SF's In-Person 'Learning Hubs' Had Zero COVID-19 Outbreaks. What Does This Mean for Reopening Public Schools?

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Music teacher Beth Wilmurt stands outside 826 Valencia where she teaches percussion twice a week to nine children as part of San Francisco's Learning Hubs program. (Lisa Bautista)

At 826 Valencia, a community center for kids in San Francisco’s Mission District, music instructor Beth Wilmurt watched on as some of her young students practice a clapping game she taught them.

"High five each other!" she said after they successfully complete several rounds.

826 Valencia is one of 78 locations around the city where children who are at highest risk of falling behind, including homeless and foster care students, have gathered to study, socialize and participate in after-school programs — like the one Wilmurt leads two days a week. Her class has nine children in it, ranging from kindergarteners to fifth grade.

"I feel very safe," Wilmurt said. "Each kid has their own station with a lot of space in between them. Everyone wears a mask. There are hand-washing stations. I have to write down my temperature every day and answer a few questions about my health."

Beth Wilmurt has her temperature taken every time she goes to teach at 826 Valencia for the Learning Hubs program. (Lisa Bautista)

Wilmurt's classes are part of San Francisco's network of Community Learning Hubs. The program — which involves a partnership between the city, a slew of community organizations such as 826 Valencia, the Jamestown Community Center and the San Francisco Community Music Center, and corporations like Comcast — has served around 2,000 K-12 students in small, in-person groups over the past few months without a single reported outbreak of COVID-19.

San Francisco Mayor London Breed is touting the success of the program's first semester as a model for the potential safe reopening of the city's public schools for in-person learning, which have remained shuttered for months.

Meanwhile, many private schools have brought students and teachers back into their buildings.

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"While some people are questioning whether that's safe to bring our public school students back to the classroom, it's important to keep in mind that we haven't had any outbreaks at these hubs or at the private schools that have already opened for in-person learning," Breed said at a press briefing about the program earlier this week. "The lessons we've learned at the hubs can inform the hard work that we're doing right now to reopen our public schools."

Director of San Francisco’s Department of Children, Youth and their Families Maria Su said private schools currently open for in-person learning, with their 15,000 students, have even been following the hubs’ safety protocols.

"It's not just 2,000 kids and no COVID," Su told KQED in an interview. "It's actually over 17,000 and no COVID outbreaks."

The numbers are heartening to some epidemiologists.

"It's great to have the evidence that we can open our schools safely," said Kirsten Bibbins-Domingo, professor and chair of the Department of Epidemiology and Biostatistics at UCSF.

But she also expressed caution.

"We are right now in a little bit of a surge," Bibbins-Domingo said. "The way in which we can ensure that in January we can do this safely is if everybody does their part now over the holidays; to do the social distancing, keeping your network small, so that our positivity rate and our community transmission stays low."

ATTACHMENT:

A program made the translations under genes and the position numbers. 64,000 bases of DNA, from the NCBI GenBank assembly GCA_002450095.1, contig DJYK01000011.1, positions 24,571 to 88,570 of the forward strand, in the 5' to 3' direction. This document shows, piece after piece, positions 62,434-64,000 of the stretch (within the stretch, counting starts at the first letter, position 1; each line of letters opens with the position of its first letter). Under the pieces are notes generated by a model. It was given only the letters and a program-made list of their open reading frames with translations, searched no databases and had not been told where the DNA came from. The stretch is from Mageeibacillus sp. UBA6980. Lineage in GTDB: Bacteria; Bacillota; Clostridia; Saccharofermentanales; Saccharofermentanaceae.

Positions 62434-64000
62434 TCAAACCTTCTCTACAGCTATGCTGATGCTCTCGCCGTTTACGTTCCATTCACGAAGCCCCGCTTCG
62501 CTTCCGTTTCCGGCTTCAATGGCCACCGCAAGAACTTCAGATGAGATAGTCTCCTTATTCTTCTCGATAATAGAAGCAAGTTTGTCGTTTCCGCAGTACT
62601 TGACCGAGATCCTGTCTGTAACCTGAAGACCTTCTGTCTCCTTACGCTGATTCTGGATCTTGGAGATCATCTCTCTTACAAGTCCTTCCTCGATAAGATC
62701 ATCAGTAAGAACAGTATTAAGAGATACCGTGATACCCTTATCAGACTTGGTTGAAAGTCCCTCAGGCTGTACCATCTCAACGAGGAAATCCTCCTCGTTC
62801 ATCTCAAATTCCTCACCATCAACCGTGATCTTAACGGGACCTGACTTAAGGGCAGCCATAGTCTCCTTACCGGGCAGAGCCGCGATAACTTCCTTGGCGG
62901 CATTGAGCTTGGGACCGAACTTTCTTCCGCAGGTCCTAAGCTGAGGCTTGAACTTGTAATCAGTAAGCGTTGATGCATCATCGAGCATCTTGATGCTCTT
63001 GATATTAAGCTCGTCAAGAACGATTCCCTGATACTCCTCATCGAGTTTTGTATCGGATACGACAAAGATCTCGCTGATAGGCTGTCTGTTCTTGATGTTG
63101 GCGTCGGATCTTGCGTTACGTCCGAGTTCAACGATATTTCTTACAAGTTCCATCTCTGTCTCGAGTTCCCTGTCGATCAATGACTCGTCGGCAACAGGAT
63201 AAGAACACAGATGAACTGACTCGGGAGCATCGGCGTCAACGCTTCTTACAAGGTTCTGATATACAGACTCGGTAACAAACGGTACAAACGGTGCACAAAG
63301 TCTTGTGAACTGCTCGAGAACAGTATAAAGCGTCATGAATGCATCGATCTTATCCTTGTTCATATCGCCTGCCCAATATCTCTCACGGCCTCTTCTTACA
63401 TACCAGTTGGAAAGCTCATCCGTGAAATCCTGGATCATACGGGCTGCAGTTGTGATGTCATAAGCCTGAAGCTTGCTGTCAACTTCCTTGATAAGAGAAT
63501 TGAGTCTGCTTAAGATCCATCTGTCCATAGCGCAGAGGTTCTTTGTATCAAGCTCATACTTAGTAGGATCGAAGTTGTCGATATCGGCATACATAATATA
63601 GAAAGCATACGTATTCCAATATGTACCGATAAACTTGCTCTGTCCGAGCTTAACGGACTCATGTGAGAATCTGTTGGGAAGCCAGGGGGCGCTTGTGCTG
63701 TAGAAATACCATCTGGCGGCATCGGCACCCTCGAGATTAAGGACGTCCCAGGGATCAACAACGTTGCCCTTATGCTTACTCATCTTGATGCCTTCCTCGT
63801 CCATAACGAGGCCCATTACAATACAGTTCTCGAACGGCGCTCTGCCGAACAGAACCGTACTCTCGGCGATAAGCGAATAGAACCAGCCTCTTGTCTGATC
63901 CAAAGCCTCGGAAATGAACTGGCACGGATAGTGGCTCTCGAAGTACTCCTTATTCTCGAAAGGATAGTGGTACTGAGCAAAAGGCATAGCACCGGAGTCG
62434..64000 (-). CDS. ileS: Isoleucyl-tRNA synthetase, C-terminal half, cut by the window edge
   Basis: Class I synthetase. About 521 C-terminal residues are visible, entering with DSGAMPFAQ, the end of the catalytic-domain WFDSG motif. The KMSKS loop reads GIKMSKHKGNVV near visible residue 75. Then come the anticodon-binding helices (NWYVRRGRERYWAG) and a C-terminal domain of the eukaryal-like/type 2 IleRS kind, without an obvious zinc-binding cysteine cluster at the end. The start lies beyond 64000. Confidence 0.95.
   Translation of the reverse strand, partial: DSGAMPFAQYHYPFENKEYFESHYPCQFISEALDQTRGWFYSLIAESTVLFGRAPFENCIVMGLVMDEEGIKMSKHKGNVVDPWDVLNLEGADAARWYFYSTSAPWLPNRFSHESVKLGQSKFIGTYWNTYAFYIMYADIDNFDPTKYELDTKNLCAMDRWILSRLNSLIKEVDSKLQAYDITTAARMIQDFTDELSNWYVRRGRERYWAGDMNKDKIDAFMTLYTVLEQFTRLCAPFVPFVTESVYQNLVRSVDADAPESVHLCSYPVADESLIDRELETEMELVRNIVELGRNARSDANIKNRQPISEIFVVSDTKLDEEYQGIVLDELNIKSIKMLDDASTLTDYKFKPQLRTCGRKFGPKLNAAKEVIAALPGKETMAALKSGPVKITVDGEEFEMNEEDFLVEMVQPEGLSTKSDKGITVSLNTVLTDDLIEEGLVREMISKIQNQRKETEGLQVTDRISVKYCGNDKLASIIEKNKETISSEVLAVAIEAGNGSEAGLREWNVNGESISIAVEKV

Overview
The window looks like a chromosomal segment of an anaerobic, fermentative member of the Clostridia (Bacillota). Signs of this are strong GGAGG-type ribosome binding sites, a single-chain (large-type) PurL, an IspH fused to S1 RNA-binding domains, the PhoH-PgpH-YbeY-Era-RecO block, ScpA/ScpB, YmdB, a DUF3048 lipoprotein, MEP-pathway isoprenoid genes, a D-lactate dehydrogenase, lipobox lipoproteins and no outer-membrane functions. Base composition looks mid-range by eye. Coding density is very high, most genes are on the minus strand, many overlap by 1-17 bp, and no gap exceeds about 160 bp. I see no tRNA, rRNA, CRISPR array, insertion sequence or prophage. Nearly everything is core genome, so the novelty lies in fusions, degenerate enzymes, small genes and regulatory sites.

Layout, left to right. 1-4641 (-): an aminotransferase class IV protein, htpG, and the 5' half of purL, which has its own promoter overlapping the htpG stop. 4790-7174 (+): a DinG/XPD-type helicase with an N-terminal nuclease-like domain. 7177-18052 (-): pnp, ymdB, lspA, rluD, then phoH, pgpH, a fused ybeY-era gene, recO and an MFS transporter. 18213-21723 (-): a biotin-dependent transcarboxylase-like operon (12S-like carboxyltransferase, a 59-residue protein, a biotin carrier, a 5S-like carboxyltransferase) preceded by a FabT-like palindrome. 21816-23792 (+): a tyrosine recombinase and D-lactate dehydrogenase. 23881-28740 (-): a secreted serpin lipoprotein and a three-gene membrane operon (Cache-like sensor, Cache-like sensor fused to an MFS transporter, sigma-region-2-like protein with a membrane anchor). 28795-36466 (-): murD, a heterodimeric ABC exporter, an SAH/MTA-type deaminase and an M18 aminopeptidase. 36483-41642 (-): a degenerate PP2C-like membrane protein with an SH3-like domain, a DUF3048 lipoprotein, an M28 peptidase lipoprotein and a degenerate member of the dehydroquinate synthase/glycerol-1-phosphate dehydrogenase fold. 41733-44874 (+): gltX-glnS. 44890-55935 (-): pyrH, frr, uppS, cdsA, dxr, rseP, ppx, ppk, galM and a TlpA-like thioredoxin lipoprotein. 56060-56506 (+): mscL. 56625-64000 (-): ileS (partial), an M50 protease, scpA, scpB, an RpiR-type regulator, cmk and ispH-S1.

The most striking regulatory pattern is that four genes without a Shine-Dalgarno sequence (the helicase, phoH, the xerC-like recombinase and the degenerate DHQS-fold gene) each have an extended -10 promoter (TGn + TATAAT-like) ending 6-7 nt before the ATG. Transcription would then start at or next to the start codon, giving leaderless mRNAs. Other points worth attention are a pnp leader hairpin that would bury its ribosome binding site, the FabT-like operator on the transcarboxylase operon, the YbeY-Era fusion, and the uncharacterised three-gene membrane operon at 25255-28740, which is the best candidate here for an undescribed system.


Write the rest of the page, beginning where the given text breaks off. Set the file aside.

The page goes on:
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Beyond the current COVID-19 surge concerns, reopening cash-strapped public schools with the necessary health and safety standards in place poses a challenge.

Su said the city had to hire 500 people to staff its learning hubs’ small classes, which have no more than 14 kids, all while maintaining the necessary sanitization protocols.

"It is really expensive," Su said.

The total cost of running the program for these few thousand children is $50 million for the year. This is only a tiny fraction of San Francisco's public school population of 52,000 students.

On top of that, the San Francisco Unified School District labor unions are pushing back against the idea of bringing students and teachers back to their classrooms anytime soon.

On Friday, the SFUSD issued an announcement about health and safety criteria the unions would like to see the district follow before any return to in-person learning can happen.

"The District cannot meet all of the new requirements SFUSD’s labor unions have proposed and there is not sufficient time to complete bargaining in order to reopen any school sites on Jan. 25," the statement said. "Most significantly, our labor groups have proposed that no staff or students return to in-person learning until the City and County is in the state’s orange tier, indicating 'moderate' spread of COVID-19, for 14 consecutive days.

"This differs from the plan adopted by the Board of Education and permitted under state and local health orders, which allow schools in counties rated in the most restrictive purple tier to reopen for in-person instruction if they receive a waiver."

Mayor Breed responded angrily to the unions' demands on Friday.

"We can’t create unrealistic standards for in-person learning that aren’t even recommended by the Department of Public Health," said Breed in a statement. "I understand the concerns of some of our teachers who are in the vulnerable population, and we should listen to them. But let’s be honest: San Francisco’s public health officials have been among the most conservative in the country in terms of reopening. When they say our schools can start opening again, our kids should be in the classroom the next day."

For now, the city plans to continue with its Community Learning Hubs program and expects to enroll 1,000 more students in January.